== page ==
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Wilmes returns to lead recreation, natural resources section

Published Oct. 27, 2015
FARGO, N.D. - Mark Wilmes, is the new St. Paul District recreation and natural resources chief.

FARGO, N.D. - Mark Wilmes, is the new St. Paul District recreation and natural resources chief.

After working in six different districts and four divisions during his 27-year career, the new St. Paul District recreation and natural resources chief has returned to where it all began. 

Mark Wilmes, a Mankato, Minnesota, native, began his career with the Corps of Engineers working as a summer park ranger at Baldhill Dam, near Valley City, North Dakota. He worked at Leech Lake, near Federal Dam, Minnesota, the following year, and in the St. Paul District office before transferring to the New England Division to work as a park ranger.

Working on the East Coast, Wilmes climbed the ranks while learning about the Corps’ flood control, hydropower, recreation, environmental stewardship and environmental compliance programs. After nearly 15 years of service in New Hampshire, Connecticut and Vermont, he was on the move again to the Louisville District where he worked at Rough River Lake in central Kentucky.

While working in Kentucky, Wilmes said the Rough River Lake project, consisting of four campgrounds and three marinas and had the "largest, most contentious shoreline management program in the Louisville District." He said he learned a lot about dealing with people while working there, as well as the need to manage natural resources for future generations.

Eager to learn more about the Corps, Wilmes said he accepted a temporary assignment to work as the operations project manager at Greers Ferry Lake in north central Arkansas. The project, one of the biggest in the Corps, has an annual visitation of approximately 7.5 million visitors. The project also has 14 campgrounds, 1,260 campsites and nine marinas. Wilmes said the enormity of the project was evident once he arrived. During his tenure at the project, he encountered tornados and dealt with a severe flood that remains the flood of record for the lake. He said it was a "baptism of fires, but it was a great learning opportunity."

In all, Wilmes has managed more than 30 projects within the Corps. He said the experiences have taught him a lot about being a leader. "I’m used to being out in the public," he said. "I’m used to being the face of the Corps."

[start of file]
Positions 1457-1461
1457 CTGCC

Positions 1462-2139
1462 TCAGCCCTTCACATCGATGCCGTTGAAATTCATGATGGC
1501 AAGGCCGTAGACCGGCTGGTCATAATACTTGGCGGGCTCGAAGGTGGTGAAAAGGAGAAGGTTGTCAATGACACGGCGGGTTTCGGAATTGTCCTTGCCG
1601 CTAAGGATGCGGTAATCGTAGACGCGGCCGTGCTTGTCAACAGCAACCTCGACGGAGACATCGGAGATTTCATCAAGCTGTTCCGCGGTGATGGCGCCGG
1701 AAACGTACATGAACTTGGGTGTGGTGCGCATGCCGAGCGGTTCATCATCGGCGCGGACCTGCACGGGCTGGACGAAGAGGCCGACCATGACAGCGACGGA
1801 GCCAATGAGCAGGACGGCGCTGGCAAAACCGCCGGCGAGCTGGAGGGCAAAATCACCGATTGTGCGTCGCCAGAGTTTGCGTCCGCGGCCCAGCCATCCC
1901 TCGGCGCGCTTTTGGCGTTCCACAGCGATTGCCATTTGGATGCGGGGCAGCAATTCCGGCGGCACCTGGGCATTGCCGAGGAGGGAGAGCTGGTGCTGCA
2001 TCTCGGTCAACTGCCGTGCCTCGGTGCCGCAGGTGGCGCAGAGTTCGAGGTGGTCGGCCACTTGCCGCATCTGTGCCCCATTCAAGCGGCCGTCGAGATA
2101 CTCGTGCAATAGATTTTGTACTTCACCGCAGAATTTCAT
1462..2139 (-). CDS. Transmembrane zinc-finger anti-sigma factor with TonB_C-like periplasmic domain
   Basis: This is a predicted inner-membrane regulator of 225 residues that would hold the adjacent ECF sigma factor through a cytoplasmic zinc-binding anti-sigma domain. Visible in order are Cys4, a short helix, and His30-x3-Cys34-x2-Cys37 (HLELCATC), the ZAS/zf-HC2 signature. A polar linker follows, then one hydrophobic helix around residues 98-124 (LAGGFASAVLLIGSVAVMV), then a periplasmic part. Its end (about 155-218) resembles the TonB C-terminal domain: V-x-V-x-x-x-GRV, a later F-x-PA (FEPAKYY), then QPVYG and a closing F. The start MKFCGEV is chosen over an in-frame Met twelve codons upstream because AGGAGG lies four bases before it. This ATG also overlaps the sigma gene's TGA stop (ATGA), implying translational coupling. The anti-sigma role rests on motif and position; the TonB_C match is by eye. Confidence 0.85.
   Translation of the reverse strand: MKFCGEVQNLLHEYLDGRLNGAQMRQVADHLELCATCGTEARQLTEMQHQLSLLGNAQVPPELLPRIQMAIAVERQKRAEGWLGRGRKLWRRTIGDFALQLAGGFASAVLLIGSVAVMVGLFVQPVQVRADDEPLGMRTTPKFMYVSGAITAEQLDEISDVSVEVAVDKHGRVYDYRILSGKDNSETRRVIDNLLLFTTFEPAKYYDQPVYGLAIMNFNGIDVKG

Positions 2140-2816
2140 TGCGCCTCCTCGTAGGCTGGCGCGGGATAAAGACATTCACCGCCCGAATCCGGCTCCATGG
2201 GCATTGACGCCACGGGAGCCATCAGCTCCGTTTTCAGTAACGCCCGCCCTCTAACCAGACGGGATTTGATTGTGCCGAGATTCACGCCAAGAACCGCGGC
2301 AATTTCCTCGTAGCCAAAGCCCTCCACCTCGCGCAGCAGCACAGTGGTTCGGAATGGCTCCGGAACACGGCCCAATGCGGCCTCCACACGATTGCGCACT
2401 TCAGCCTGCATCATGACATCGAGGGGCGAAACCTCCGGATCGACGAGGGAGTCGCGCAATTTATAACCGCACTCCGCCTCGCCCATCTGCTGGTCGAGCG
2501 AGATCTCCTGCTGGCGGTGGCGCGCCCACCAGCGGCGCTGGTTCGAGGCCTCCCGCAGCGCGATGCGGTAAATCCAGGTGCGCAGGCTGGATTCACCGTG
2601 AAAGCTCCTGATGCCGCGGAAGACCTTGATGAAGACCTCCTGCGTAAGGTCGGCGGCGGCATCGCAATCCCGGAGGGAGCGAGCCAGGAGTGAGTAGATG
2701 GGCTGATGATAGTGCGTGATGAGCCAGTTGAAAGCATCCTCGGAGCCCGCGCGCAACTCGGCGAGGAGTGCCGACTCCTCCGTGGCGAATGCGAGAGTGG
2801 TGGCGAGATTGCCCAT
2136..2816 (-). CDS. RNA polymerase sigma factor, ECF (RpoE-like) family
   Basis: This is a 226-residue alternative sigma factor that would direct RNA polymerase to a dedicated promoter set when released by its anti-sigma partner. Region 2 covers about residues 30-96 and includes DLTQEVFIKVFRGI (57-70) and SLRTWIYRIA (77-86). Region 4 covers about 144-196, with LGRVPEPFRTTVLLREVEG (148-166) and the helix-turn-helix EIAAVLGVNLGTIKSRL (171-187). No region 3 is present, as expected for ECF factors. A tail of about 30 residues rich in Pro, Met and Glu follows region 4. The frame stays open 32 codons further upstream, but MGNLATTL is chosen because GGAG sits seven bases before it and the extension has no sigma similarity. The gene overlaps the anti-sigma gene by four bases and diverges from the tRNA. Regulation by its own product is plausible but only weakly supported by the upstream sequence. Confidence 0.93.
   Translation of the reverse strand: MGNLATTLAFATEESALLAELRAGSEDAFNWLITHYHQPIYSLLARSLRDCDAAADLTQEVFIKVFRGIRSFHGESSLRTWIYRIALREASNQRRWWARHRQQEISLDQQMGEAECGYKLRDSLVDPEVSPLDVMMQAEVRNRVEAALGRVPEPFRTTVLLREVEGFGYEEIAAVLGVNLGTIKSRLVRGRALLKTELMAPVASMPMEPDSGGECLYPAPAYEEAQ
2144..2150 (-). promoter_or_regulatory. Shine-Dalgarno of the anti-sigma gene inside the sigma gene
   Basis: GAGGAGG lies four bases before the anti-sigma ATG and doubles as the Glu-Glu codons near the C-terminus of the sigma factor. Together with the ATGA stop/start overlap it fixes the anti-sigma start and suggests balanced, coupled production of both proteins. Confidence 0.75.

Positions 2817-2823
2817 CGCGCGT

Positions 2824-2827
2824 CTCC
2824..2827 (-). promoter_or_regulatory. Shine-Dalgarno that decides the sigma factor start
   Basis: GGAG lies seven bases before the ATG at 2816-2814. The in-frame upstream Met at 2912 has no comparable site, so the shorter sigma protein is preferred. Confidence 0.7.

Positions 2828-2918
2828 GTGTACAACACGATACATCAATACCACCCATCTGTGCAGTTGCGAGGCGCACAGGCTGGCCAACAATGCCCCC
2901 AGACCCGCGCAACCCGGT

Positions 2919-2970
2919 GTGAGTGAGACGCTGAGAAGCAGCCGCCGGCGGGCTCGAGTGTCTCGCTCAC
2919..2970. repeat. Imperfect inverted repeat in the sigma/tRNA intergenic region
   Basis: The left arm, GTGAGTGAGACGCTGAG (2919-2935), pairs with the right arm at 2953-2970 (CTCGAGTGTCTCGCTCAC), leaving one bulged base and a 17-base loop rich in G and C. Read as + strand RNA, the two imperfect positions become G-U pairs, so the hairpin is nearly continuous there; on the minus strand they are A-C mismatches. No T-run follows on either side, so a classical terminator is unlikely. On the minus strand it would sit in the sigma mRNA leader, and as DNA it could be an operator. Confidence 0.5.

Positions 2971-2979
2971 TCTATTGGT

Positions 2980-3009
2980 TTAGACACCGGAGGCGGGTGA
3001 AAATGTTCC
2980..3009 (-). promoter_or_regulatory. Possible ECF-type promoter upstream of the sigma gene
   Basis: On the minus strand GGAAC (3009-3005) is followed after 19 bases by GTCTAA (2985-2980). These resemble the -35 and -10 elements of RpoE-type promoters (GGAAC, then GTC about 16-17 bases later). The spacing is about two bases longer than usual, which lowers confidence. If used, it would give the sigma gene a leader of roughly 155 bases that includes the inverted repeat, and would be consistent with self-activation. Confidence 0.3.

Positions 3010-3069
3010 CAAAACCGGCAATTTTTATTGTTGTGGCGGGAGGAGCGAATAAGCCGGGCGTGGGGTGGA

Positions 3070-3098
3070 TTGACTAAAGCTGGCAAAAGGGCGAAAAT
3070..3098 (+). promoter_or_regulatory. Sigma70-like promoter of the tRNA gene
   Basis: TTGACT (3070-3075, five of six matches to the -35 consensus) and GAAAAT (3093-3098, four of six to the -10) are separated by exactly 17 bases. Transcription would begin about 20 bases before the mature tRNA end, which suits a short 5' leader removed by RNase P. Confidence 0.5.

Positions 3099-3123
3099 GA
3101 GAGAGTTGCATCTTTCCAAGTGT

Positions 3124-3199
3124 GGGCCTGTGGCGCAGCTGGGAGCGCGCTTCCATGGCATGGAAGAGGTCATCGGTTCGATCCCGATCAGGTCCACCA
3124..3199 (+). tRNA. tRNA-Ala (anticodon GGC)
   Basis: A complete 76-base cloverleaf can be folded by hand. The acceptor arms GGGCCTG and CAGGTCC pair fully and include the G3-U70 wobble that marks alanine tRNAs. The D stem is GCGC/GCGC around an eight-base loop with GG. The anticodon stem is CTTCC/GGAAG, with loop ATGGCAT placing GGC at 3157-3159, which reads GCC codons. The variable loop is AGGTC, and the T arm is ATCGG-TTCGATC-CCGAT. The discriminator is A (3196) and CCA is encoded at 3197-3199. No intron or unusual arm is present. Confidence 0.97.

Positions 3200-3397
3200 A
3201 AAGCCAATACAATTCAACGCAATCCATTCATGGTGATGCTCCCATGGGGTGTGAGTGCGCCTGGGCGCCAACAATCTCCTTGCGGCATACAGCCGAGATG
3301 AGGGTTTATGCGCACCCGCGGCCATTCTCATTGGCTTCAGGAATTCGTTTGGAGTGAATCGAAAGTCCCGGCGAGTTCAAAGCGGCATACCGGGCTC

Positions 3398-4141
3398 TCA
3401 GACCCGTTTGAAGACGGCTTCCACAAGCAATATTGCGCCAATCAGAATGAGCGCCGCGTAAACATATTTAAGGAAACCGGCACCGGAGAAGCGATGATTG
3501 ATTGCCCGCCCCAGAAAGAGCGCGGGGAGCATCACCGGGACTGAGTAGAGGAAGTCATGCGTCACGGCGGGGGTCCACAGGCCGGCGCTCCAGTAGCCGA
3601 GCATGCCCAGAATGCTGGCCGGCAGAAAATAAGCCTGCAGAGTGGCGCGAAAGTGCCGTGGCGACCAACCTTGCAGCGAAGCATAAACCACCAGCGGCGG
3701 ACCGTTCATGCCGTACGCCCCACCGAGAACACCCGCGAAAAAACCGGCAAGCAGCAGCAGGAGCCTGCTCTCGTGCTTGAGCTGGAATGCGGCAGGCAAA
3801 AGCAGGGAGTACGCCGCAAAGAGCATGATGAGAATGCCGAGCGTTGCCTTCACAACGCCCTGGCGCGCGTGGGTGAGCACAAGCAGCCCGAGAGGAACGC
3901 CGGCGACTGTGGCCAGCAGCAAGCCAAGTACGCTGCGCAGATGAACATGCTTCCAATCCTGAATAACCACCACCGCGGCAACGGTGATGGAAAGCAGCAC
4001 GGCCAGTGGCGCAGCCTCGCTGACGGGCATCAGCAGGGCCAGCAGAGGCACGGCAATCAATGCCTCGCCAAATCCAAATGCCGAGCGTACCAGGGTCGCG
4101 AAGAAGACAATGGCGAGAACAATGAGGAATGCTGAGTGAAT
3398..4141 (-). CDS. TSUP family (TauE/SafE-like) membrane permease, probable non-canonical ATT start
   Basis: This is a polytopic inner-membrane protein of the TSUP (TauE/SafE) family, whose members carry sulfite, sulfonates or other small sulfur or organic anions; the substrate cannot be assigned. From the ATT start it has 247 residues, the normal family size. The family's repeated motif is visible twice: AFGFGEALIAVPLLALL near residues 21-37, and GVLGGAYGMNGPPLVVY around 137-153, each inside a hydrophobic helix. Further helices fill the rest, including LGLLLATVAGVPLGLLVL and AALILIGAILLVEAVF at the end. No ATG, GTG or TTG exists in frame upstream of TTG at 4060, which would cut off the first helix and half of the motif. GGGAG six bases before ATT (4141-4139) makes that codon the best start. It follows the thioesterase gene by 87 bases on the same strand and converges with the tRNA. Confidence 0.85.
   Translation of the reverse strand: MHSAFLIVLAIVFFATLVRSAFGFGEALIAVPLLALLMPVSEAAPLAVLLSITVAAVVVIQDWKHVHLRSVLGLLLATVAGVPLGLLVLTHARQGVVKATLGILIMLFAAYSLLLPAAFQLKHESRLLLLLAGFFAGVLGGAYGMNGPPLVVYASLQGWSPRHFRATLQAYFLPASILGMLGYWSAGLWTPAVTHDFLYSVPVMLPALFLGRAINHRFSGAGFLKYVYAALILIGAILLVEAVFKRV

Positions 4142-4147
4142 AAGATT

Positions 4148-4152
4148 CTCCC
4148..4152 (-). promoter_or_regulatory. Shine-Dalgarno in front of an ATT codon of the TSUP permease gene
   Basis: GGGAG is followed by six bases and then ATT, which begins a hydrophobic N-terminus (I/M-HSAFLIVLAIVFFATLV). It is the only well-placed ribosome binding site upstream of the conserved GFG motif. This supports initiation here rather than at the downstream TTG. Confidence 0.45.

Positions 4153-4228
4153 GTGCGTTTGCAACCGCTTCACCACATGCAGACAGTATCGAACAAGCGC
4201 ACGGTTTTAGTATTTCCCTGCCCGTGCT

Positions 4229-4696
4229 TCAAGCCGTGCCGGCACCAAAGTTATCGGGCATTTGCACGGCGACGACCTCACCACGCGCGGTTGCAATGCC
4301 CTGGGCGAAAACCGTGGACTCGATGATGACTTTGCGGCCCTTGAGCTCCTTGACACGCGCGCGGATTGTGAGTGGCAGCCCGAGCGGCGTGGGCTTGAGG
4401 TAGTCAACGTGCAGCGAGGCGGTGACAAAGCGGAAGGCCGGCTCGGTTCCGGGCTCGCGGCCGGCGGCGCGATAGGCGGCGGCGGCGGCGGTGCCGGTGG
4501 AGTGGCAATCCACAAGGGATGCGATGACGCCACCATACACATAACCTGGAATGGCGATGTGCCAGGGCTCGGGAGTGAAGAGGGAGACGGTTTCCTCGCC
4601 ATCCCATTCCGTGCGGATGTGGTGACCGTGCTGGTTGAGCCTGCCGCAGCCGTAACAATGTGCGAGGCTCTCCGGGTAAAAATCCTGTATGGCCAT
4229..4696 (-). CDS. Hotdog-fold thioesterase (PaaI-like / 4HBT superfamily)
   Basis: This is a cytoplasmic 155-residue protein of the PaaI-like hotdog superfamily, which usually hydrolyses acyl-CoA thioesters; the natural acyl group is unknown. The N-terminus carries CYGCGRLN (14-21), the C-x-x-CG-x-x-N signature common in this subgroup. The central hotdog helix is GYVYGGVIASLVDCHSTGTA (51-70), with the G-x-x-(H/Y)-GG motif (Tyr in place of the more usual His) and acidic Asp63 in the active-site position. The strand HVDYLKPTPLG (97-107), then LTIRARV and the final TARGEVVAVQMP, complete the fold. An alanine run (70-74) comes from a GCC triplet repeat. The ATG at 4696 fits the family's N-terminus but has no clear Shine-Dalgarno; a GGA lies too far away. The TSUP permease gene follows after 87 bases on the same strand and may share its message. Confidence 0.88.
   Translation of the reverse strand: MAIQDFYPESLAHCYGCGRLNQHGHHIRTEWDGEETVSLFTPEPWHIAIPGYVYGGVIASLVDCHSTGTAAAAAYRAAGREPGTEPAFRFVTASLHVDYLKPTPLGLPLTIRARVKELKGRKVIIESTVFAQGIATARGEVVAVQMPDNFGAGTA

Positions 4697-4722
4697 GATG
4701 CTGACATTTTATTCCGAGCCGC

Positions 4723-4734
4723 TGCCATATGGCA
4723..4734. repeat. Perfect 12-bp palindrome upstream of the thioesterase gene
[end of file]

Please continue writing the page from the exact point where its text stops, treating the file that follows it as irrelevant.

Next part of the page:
In addition to learning how to deal with the public, Wilmes said he’s learned "a lot of different ways to do things and to see things." He added that his experiences have taught him to appreciate what the Corps represents. "We are a proud organization," he said. "I tell all of my younger employees that we have a long history and each employee represents the Corps and serves as the face of the organization."

The face of the St. Paul District recreation and natural resources section said he’s looking forward to the challenges and opportunities here. He said the district’s project lands are much smaller than some of the projects he’s managed in the past, but he said this affords him and his staff the ability to work with a variety of stakeholders to preserve these areas for the next generation.

Looking into the future, Wilmes said he’s focused on what he refers to as the three Ms – money, manpower and mission. He said the money drives what can be done, but the people are the lifeblood of the organization; and, collectively, they help the Corps accomplish the mission.

Wilmes said part of his mission right now is to build the bench for the next generation. "My goal is to always leave a place better than I found it," he said. "I try to hire the future leaders and develop and mentor them to lead the next generation.

"I have a vision for what I’d like to see, what is best for the Corps of Engineers," he added. "I’ve been fortunate to have worked for 27 years for this great organization. I’ve seen a lot of great places and met a lot of great people, but it’s nice to be back home."